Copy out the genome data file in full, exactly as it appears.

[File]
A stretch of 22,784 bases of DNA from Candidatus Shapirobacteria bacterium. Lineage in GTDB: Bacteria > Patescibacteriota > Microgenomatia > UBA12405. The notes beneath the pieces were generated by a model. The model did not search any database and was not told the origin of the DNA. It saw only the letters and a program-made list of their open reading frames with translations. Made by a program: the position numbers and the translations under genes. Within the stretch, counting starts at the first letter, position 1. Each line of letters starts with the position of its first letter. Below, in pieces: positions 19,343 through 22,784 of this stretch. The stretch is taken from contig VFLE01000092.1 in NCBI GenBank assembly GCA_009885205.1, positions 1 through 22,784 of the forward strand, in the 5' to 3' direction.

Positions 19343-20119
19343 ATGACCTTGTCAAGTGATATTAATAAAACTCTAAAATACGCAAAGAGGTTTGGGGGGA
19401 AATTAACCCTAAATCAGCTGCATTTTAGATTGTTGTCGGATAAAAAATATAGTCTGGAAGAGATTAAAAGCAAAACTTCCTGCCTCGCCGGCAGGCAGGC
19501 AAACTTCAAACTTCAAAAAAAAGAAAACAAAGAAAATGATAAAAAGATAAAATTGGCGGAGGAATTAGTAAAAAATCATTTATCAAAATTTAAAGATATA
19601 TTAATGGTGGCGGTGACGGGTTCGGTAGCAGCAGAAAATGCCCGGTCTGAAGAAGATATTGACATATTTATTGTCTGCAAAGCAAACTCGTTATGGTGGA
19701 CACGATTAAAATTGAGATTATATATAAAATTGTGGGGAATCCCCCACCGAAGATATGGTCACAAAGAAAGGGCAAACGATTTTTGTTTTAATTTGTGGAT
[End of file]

A stretch of 22,784 bases of DNA from Candidatus Shapirobacteria bacterium. Lineage in GTDB: Bacteria > Patescibacteriota > Microgenomatia > UBA12405. The notes beneath the pieces were generated by a model. The model did not search any database and was not told the origin of the DNA. It saw only the letters and a program-made list of their open reading frames with translations. Made by a program: the position numbers and the translations under genes. Within the stretch, counting starts at the first letter, position 1. Each line of letters starts with the position of its first letter. Below, in pieces: positions 19,343 through 22,784 of this stretch. The stretch is taken from contig VFLE01000092.1 in NCBI GenBank assembly GCA_009885205.1, positions 1 through 22,784 of the forward strand, in the 5' to 3' direction.

Positions 19343-20119
19343 ATGACCTTGTCAAGTGATATTAATAAAACTCTAAAATACGCAAAGAGGTTTGGGGGGA
19401 AATTAACCCTAAATCAGCTGCATTTTAGATTGTTGTCGGATAAAAAATATAGTCTGGAAGAGATTAAAAGCAAAACTTCCTGCCTCGCCGGCAGGCAGGC
19501 AAACTTCAAACTTCAAAAAAAAGAAAACAAAGAAAATGATAAAAAGATAAAATTGGCGGAGGAATTAGTAAAAAATCATTTATCAAAATTTAAAGATATA
19601 TTAATGGTGGCGGTGACGGGTTCGGTAGCAGCAGAAAATGCCCGGTCTGAAGAAGATATTGACATATTTATTGTCTGCAAAGCAAACTCGTTATGGTGGA
19701 CACGATTAAAATTGAGATTATATATAAAATTGTGGGGAATCCCCCACCGAAGATATGGTCACAAAGAAAGGGCAAACGATTTTTGTTTTAATTTGTGGAT